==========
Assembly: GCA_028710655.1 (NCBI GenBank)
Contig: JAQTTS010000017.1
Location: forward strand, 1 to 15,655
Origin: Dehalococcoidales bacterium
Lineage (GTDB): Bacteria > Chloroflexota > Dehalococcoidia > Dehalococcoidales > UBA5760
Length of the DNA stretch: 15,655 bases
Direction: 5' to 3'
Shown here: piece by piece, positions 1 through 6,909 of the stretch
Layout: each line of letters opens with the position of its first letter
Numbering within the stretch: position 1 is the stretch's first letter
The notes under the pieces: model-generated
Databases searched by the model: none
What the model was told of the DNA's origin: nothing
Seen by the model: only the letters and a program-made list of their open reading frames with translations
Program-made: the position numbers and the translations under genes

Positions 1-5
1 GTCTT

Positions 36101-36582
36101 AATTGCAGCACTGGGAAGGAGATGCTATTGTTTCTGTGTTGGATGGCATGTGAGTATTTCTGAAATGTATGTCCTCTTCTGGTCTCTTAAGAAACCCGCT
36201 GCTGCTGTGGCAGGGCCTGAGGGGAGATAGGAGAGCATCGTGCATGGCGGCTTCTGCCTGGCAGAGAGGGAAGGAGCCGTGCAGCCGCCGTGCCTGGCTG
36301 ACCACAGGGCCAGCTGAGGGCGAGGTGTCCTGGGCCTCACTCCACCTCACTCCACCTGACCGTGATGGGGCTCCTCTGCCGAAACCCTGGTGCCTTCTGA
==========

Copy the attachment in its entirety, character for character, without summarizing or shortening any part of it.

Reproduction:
Assembly: GCA_028710655.1 (NCBI GenBank)
Contig: JAQTTS010000017.1
Location: forward strand, 1 to 15,655
Origin: Dehalococcoidales bacterium
Lineage (GTDB): Bacteria > Chloroflexota > Dehalococcoidia > Dehalococcoidales > UBA5760
Length of the DNA stretch: 15,655 bases
Direction: 5' to 3'
Shown here: piece by piece, positions 1 through 6,909 of the stretch
Layout: each line of letters opens with the position of its first letter
Numbering within the stretch: position 1 is the stretch's first letter
The notes under the pieces: model-generated
Databases searched by the model: none
What the model was told of the DNA's origin: nothing
Seen by the model: only the letters and a program-made list of their open reading frames with translations
Program-made: the position numbers and the translations under genes

Positions 1-5
1 GTCTT

Positions 36101-36582
36101 AATTGCAGCACTGGGAAGGAGATGCTATTGTTTCTGTGTTGGATGGCATGTGAGTATTTCTGAAATGTATGTCCTCTTCTGGTCTCTTAAGAAACCCGCT
36201 GCTGCTGTGGCAGGGCCTGAGGGGAGATAGGAGAGCATCGTGCATGGCGGCTTCTGCCTGGCAGAGAGGGAAGGAGCCGTGCAGCCGCCGTGCCTGGCTG
36301 ACCACAGGGCCAGCTGAGGGCGAGGTGTCCTGGGCCTCACTCCACCTCACTCCACCTGACCGTGATGGGGCTCCTCTGCCGAAACCCTGGTGCCTTCTGA